This past Lord’s Day I preached a children’s sermon. Twice. One was for the little ones in our congregation. Then a few hours later I used the same message, with a slightly different application, in the afternoon chapel with the folks in the dementia unit where my mom lives.
In some ways, the contrast in audiences could not have been greater. In the morning I was surrounded by little ones with fresh faces, tidy clothes, and squirmy bodies. In the afternoon gathered round me were the aged with dulled expressions, slept-in and spilt-on clothes, and tired, worn out bodies. The morning group’s minds needed filling with new lessons perhaps never heard, while the afternoon group needed minds filled with old lessons now forgotten. Clearly, both groups needed a lesson fitted for a child’s mind.
Noting the similarities was interesting. Both groups showed enthusiasm to be there. Both young and old showed some initial confusion over the lesson, then displayed knowing looks and nods as the message dawned on them. In both places the adults in the know had a loving chuckle at not-quite-right answers. Both times I had to pause as one was asked to sit back down, though of course in the a.m. it was due to a restless body while in the p.m. it was because of a restless mind.
Usually my children’s sermons are quite simple. As our Lord so often did, I try to take a common object, ask some questions or tell a story about it, then reveal the spiritual lesson that God already has wrapped up in the item at hand. Yet being simple does not remove the element of the danger of children’s sermons, as you never quite know what might happen.
Though like my regular sermons I have forgotten most of the ones I have done over the years, it seems as if the ones I remember are the times where unexpected things happened (again like my regular sermons). For example, one time I brought some honey in a cup to illustrate the sweetness of God’s Word. It seemed simple enough, even after my medical technologist of a wife encouraged me to use baby wipes on the kid’s fingers prior to dipping them in the pot so as not to spread germs, which I did. The unexpected? Each child, upon putting the honey in their mouth, started saying things like “Yuck!” and “Ew, gross!” in chorus. The problem? The soapy baby wipe taste on the finger overpowered the honey. I cannot remember how I tried to recover, but I have had fun teasing my wife since then when she makes suggestions to me. “Perhaps you should just leave this to the professional. Remember that children’s sermon…”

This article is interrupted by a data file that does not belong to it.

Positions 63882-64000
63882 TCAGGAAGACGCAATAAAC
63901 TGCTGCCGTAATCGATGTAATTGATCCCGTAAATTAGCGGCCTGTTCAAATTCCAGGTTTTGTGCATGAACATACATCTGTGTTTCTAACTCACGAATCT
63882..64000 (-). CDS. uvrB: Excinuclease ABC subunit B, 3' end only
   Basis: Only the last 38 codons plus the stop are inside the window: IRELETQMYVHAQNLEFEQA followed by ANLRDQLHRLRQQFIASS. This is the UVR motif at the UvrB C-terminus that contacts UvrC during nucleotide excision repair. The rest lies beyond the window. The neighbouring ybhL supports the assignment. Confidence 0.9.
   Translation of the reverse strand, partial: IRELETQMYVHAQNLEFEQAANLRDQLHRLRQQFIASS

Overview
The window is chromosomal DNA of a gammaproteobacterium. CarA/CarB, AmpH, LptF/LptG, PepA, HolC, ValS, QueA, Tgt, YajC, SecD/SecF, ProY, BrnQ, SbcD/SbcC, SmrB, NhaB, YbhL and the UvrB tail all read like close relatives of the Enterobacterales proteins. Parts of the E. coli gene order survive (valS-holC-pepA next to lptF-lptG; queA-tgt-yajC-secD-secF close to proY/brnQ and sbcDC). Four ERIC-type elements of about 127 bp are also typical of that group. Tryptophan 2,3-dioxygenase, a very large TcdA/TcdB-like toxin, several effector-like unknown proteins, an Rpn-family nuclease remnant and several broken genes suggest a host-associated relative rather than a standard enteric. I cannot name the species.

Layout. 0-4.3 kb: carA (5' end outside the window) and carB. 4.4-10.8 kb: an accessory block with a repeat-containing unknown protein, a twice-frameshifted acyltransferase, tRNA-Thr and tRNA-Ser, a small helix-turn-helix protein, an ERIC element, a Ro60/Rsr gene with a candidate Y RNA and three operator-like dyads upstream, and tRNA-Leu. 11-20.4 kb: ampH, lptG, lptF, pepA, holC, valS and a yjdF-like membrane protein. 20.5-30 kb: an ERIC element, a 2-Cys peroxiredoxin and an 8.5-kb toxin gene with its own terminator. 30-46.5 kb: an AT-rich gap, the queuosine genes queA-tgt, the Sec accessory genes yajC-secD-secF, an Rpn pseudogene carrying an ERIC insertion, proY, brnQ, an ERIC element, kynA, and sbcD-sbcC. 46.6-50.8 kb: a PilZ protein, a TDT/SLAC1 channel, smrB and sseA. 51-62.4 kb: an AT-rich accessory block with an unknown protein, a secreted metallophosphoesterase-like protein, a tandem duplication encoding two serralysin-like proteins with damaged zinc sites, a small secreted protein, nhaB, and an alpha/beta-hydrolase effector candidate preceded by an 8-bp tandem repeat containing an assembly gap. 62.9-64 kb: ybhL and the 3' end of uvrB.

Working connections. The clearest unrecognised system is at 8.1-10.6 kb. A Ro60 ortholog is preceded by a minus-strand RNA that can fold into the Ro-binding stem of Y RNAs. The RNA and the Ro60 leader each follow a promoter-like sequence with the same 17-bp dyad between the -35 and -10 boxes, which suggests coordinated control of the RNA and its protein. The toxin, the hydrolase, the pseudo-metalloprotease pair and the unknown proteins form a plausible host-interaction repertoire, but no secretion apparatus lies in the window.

This past message was a bit more involved than usual, as I used an old density illustration I must have picked up in a science class long ago. As I have been preaching in my regular sermons on the qualities of heavenly wisdom found in James 3, and came to wisdom being “full of mercy,” I wanted the children to see how their lives should overflow with good works. So with a little box on my lap, I pulled out a jar filled to the top with large, brown rocks. When they said “no” to my question of whether I could get any more rocks in it, I brought out a jar with smaller, white rocks and poured them in until no more could fit. I asked again if any more rocks could go in, and I received the satisfying “no” answer again. So I brought out a third jar with sand (sand is just tiny rocks I explained) and again filled the original jar with it. When I asked one more time if I could fit anymore into the jar, in both places someone said “yes” because “you did it before.” They were correct, as I brought out a jar of water, filled the first jar again and let it overflow a bit into the box, then assured them that now the jar was full.
What was the lesson? For the children I told them the jar represented each one of their lives, which is to be filled with deeds of mercy because of God’s mercy to them in Christ. Some of those deeds are big, such as volunteering at the rescue mission, doing a service project, or going on a mission trip. Yet, like the smaller, white rocks, we are also to have many acts of kindness each day in obeying our parents, taking care of a sibling, or helping a neighbor. But we cannot stop there. Just as the grains of sand are too many to count, we must be kind and merciful in all the thoughts we think, the prayers we offer, each word we speak, and every small act we do. The water was then to remind them of the need of the Holy Spirit to fill their lives to overflowing, for which we then prayed.
For the afternoon gathering, I changed the message in one significant way. When I came to the bigger rocks, I asked them to share significant acts of service they had done in the past. Raising children, teaching, and other events were brought up. Then I spoke of how their age and weakness meant that they might not be able to do the big things they once did, and how this might at times make them feel useless or even worthless. Yet I reminded them they were still able to do many smaller acts of mercy in offering prayers, helping one another, encouraging the staff, etc. Finally, I reminded them that even if they get to a time when they cannot do those things, if they trust in the Lord then they will still be filled with His Spirit. As Psalm 136 repeatedly reminds us, “God’s mercy lasts forever!”
That’s a lesson every child of God, regardless of age, needs to remember.